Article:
The shortage extends to high-end gaming PCs: the hardware that powers them has become scarce and it’s led after-market sellers to place massive premiums on products like GPUs.


Gaming console-makers are facing a crunch that may extend through next holiday season.

YELIM LEE/AFP via Getty ImagesA gamer plays on the new Sony Playstation PS5 at his home in Seoul.

The chip shortage is hurting makers of gaming consoles as well. During Sony’s third-quarter earnings call this month, the company said it’s having trouble making more units of the PlayStation 5, which came out last year.

“It is difficult for us to increase production of the PS5 amid the shortage of semiconductors and other components,” Hiroki Totoki, Sony’s chief financial officer, said on the call.

Nintendo, which makes the Switch, and Microsoft, which makes the Xbox, have also struggled to meet demand for their consoles,Bloomberg reports, a situation that could extend until through this year’s holiday shopping season.

The shortages are also leading to huge mark-ups on sites like eBay, where, immediately after its debut, the $US500 PS5 was selling for more than twice its list price.


Companies like Apple and Huawei have started stockpiling chips to power their smartphones.

Stanislav Kogiku/SOPA Images/LightRocket via Getty Images

The chip shortage also has roots in the US-China trade-war, Bloomberg reports. Over the summer, Chinese consumer electronics firm Huawei began hoarding computer chips ahead of new regulations from the US. In 2020 alone, chips made up roughly one-fifth of China’s overall imports.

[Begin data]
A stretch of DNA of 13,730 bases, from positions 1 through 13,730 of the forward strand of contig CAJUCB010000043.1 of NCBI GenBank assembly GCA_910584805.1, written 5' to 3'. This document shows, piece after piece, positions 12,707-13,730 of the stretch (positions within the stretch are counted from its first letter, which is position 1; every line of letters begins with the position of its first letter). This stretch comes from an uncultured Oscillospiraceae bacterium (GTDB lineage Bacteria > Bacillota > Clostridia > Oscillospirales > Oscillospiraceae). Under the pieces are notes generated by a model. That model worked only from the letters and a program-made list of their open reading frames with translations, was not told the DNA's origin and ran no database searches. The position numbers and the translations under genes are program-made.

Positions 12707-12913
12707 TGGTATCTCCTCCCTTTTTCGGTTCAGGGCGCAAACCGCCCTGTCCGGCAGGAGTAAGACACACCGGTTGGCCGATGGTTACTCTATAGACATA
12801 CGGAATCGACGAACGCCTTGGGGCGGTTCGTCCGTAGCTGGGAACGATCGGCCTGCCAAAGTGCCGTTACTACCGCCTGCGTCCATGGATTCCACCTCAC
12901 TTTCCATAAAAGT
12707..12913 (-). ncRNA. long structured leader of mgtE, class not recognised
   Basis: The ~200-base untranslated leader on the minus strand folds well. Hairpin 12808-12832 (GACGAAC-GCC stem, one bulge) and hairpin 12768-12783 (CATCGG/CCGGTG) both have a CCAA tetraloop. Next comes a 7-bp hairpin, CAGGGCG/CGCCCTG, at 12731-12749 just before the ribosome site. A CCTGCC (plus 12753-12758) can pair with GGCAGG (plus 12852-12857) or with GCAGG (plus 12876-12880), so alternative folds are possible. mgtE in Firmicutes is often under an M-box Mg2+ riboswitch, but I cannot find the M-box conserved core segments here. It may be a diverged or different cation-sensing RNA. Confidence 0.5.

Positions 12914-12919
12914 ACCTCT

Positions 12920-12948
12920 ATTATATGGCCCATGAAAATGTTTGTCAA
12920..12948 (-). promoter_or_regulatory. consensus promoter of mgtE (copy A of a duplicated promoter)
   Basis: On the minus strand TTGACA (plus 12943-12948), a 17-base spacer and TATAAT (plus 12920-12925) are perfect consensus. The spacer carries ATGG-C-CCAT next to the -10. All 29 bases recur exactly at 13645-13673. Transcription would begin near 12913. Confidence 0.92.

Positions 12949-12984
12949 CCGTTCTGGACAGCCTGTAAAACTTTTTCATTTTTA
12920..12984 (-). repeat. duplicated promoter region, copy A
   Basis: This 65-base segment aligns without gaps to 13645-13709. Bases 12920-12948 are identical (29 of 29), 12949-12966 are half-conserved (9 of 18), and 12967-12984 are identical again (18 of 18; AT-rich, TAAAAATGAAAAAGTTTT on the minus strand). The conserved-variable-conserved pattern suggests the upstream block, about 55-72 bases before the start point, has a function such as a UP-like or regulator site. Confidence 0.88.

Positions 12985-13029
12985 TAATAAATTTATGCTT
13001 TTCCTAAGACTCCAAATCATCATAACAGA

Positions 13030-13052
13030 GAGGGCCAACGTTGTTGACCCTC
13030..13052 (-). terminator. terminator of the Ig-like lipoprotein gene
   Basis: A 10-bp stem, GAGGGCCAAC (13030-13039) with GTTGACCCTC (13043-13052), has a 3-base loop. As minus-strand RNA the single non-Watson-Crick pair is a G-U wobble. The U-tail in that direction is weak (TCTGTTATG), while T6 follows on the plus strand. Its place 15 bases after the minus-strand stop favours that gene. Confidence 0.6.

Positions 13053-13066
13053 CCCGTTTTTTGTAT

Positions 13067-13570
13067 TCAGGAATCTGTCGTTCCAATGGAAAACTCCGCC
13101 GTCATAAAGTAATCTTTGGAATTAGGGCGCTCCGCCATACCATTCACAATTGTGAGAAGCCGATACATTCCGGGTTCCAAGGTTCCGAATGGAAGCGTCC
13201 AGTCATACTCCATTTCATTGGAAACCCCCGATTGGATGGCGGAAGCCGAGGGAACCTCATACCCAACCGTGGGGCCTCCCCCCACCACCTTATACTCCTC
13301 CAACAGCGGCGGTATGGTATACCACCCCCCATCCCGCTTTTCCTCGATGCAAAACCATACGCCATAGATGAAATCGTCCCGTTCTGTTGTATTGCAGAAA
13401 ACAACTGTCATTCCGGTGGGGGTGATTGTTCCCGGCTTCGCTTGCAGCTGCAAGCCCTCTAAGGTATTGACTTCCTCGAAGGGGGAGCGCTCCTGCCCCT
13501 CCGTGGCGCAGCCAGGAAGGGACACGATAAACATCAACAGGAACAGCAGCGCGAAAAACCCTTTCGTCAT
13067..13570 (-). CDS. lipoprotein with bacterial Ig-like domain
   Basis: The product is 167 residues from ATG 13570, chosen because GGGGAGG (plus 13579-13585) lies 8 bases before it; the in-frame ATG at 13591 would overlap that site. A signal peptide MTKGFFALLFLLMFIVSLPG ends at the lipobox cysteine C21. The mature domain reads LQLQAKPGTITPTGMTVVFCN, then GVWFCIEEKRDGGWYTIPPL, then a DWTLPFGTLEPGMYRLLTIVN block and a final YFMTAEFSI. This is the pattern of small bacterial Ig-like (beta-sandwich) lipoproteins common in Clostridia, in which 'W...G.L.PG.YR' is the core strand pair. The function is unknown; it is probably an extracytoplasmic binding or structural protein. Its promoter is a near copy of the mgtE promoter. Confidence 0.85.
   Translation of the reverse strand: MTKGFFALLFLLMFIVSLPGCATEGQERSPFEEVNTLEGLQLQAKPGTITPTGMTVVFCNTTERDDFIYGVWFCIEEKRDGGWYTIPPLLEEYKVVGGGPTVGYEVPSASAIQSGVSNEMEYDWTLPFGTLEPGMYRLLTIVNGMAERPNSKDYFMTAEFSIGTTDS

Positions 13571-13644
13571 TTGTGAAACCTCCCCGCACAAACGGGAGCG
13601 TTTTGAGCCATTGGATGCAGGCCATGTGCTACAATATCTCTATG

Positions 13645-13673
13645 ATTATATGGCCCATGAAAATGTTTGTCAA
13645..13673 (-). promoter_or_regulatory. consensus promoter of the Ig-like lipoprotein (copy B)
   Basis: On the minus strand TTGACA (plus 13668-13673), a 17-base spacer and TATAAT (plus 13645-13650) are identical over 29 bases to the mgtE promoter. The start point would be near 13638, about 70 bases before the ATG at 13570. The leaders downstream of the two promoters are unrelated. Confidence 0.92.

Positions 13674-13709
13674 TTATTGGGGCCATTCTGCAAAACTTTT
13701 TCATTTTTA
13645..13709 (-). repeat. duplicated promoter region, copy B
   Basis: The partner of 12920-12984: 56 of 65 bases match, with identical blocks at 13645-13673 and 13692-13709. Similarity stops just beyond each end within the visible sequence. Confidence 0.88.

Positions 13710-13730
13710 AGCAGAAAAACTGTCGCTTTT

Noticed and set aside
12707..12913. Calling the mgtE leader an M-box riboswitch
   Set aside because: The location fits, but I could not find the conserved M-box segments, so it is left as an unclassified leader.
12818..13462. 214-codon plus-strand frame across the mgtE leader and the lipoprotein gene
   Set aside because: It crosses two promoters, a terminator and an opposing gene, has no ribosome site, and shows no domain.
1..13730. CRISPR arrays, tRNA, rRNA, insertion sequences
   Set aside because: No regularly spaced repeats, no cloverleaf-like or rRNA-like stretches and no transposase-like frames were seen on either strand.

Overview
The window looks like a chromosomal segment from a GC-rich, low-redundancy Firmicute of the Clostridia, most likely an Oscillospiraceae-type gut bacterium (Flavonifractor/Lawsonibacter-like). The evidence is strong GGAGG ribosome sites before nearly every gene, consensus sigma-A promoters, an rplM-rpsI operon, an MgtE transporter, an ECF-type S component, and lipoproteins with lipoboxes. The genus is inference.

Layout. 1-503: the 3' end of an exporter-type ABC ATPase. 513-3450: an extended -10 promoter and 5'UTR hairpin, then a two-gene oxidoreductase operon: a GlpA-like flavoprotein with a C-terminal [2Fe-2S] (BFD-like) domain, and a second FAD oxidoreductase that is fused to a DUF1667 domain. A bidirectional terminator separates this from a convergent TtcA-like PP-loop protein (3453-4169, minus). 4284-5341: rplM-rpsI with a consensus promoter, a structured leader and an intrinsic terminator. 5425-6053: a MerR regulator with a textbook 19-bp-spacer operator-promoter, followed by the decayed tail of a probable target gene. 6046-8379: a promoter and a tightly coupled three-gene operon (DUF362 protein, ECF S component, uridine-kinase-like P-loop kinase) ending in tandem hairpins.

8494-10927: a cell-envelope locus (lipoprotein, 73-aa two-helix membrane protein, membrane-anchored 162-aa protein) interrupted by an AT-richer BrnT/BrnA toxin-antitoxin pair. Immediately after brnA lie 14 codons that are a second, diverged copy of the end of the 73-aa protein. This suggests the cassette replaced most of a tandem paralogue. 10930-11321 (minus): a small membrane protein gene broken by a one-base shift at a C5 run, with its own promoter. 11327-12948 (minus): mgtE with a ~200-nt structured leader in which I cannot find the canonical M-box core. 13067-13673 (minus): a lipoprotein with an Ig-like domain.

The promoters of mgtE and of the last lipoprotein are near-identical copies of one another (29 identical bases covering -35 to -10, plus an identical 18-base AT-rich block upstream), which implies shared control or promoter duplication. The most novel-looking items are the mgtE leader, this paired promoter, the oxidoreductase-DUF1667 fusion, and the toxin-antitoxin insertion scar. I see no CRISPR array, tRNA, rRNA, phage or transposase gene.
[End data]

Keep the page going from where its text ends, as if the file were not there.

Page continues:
But this behaviour inspired a similar move by Apple, and the iPhone-maker began stockpiling chips of its own, according to Bloomberg.

Despite these manoeuvres, the chip shortage is still beginning to affect smartphone production. Apple began facing a chip deficit last November and the issue could put iPhones in short supply going forward.


The pandemic has fuelled demand for new home appliances like TVs, many of which have “smart” capabilities.

pablo_rodriguez1/Getty Images

The home appliance industry has gotten increasingly “smart” over the years, which means devices ranging from TVs to microwaves now have computer chips. A shortage in the industry could mean a shortage of smart appliances.

Plus, as consumers stay at home or move to larger spaces during the pandemic, they’re increasingly upgrading their home appliances. The industry has experienced crushing demand and it’s led to out-of-stock items and a backlog of customer orders.


The aviation industry could soon feel the effects of the chip shortage, too.

LINDSEY WASSON/ReutersBoeing 737 Max aircraft of Alaska Airlines, Southwest Airlines, and Gol Linhas Aéreas.

The chip shortfalls could soon extend to other forms of transportation, most notably aviation. While many airlines are delaying deliveries of new aircrafts and getting rid of older aeroplanes right now, things will change once it’s safe to travel again.

According to Bloomberg, Yoshihisa Kainuma, CEO of electronics supplier Minebea Mitsumi, told analysts to expect demand to spring up “everywhere” and at a “faster-than-expected pace.”

“Airlines around the world are scrapping old aircraft to slim down their balance sheet,” he said. “And people’s desire to travel will explode after the pandemic.”